Harley-Davidsons are almost the perfect canvas for a two-wheeled gearhead to let his or her imagination run wild. From the post-war bobbers of the late ’40′s to the stretched and slammed baggers running amock these days, wrench slingers can’t seem to turn away from the steeds from Milwaukee. Sure, the factory puts out a decent motorcycle, but it’s the potential for individuality hidden within that drives the faithful to grind, weld and bolt until their sled has just the right look.
Which brings us to a common problem; for those of us still rocking mostly-stock frames and drivetrains, we’re limited to smaller scale modifications. If you’ve only got one ride, it can’t very well be in pieces in your garage for 3 years while you tinker with it. So we bolt on new pipes, chop our fenders, weld up little doodads and do what we can to make our bikes stand out.
We also bolt up air cleaners, a simple way to snag another horse or two and change the all-important right side view of your hog so everyone knows that you’re not just shuffling along on a stock bike. They look great, but as those of you with Evo XLs and Dynas might have noticed, they cause another problem. Check out this photo.
My retro-looking S&S air cleaner has done a great job of flowing air and looking slick, but it’s also putting my duck-ugly sun-faded crap-plastic dashpot cover on the top of my Keihin CV carb out there for everyone to see. Lame.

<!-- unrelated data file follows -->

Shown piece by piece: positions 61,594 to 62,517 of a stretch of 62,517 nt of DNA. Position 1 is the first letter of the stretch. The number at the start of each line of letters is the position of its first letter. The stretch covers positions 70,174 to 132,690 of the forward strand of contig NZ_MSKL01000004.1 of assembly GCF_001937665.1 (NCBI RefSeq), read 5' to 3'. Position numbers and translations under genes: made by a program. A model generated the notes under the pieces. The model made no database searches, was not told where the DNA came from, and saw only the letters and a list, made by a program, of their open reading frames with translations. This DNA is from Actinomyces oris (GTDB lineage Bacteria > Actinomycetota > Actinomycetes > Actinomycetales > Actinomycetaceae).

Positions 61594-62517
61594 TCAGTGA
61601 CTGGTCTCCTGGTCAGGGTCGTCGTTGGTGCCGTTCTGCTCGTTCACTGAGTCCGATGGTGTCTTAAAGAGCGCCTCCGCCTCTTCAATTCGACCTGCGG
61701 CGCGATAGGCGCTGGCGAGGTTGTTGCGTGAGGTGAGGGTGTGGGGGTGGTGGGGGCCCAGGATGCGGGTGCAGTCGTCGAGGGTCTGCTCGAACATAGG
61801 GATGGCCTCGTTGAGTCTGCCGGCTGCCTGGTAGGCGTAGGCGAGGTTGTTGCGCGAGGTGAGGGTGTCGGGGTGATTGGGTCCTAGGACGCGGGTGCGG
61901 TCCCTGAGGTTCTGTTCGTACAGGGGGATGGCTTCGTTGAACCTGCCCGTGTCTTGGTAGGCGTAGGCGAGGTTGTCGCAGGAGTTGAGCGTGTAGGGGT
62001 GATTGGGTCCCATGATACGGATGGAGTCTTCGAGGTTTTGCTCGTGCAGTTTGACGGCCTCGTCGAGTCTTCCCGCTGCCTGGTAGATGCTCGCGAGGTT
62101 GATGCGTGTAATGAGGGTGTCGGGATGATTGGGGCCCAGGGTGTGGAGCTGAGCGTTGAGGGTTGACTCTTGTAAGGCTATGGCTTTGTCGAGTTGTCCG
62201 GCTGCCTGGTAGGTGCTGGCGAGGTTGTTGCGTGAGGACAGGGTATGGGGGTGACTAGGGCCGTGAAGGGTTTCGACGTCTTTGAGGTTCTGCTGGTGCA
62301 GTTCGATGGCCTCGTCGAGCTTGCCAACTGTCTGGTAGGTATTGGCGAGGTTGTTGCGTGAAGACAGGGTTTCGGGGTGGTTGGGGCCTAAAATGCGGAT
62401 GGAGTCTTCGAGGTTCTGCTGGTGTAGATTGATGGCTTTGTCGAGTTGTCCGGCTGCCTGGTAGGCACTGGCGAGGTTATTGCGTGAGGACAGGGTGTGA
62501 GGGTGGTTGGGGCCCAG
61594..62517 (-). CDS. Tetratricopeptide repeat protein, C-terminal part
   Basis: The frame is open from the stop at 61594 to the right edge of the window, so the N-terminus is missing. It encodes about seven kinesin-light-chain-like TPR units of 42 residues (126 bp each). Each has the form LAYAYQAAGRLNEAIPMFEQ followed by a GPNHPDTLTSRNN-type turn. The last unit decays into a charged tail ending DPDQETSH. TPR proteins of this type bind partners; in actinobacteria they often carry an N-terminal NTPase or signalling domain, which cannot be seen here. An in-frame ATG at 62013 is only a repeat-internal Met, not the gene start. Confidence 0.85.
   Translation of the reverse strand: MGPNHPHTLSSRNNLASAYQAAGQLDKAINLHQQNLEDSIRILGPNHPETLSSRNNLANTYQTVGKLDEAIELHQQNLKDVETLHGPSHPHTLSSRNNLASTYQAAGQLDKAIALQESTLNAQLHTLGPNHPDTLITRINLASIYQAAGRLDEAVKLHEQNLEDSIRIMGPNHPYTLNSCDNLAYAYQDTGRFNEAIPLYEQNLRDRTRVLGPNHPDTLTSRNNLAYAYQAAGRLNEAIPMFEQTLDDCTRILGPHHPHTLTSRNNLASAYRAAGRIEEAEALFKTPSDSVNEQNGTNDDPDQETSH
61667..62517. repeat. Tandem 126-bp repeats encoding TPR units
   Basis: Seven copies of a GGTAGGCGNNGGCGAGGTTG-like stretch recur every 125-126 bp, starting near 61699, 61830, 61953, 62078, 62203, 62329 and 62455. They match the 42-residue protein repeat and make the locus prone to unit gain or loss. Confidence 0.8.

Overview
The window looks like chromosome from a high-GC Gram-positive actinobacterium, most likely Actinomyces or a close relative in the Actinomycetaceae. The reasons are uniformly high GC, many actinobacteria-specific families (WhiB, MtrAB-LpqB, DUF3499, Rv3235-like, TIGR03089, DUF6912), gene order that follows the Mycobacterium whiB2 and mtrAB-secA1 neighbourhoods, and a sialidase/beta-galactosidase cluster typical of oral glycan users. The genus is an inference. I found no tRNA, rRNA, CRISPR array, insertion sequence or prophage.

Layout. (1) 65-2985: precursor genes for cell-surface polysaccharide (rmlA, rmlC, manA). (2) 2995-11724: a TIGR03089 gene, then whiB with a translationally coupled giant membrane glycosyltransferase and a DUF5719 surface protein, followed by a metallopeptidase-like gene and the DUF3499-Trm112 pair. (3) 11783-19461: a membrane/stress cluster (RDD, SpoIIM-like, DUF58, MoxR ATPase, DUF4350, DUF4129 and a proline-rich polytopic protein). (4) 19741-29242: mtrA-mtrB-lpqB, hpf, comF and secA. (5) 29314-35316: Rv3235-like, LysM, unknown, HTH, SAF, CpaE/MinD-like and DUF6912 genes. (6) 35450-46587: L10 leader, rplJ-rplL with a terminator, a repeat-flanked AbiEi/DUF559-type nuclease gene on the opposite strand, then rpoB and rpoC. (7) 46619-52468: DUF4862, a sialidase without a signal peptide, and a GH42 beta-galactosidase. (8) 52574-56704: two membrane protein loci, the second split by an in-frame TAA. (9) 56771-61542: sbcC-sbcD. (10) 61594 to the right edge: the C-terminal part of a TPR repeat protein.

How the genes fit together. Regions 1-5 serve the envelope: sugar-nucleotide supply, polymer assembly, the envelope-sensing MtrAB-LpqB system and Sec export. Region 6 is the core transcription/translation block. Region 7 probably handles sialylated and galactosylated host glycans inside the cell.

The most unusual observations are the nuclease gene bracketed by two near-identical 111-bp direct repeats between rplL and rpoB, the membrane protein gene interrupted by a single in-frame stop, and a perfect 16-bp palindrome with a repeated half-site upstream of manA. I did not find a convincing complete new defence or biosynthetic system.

By the way, I still have the stock Keihin CV carb for a good reason: it’s free (came with the bike!), it’s easy to tune, it’s dead reliable, and it’s less finicky about altitude and temperature changes than…ahem, certain performance carbs that are commonly tacked onto Evos to sneak an extra horse or two onto the dyno sheet and subsequent bench racing bullshift session. Remember, gents: before you tack on that ultra-trick $450 piece of racing equipment, consider the more linear fueling and street-friendly torque curve that a simple $50 tuning kit might net you.
Climbing down off my soapbox and back to planet earth, I ran into Jeremy Cupp from LC Fabrications (www.lcfabrications.com) who had a clean-as-clorox solution in the form of his machined billet aluminum CV carb topper. Wait, I said that wrong. AMERICAN machined billet carb topper, thanks very much. Like all his other parts, Jeremy’s carb toppers are machined right in Grottoes, VA, which is in the United States of America, in case you didn’t pay attention in Geography. He makes similar carb toppers for modern and vintage Brit bikes, as well as some of those Yamahas that seem so popular for chopping and cafe racer-ing these days. Check out how nicely it’s added some unlikely flash to my otherwise shabby grocery-grabbing Sportster:
The contrast cut finish takes two separate machining processes to achieve, but the result speaks for itself. This little guy would blend right in with some of the newer contrast cut parts we’ve been seeing from Performance Machine and the like, for those of you interested in building a coherent look. They bolt up to stock CV carbs from early Evos up to late ones, both Big Twins and XLs. Installation was a 20 minute affair in the driveway, a simple matter of unbolting the carb and unscrewing the OEM carb top and throttle cable bracket (mind you don’t kink or bind those throttle cables, guys and girls.) Can’t help but be pleased; nothing makes me happier than throwing stock parts into the box under my workbench that’s reserved for that very purpose.
Make sure you check out Jeremy’s custom bike work and his other American-Made parts at www.lcfabrications.com .
Source and images: Vincent Stemp
Posted by Sam Kanish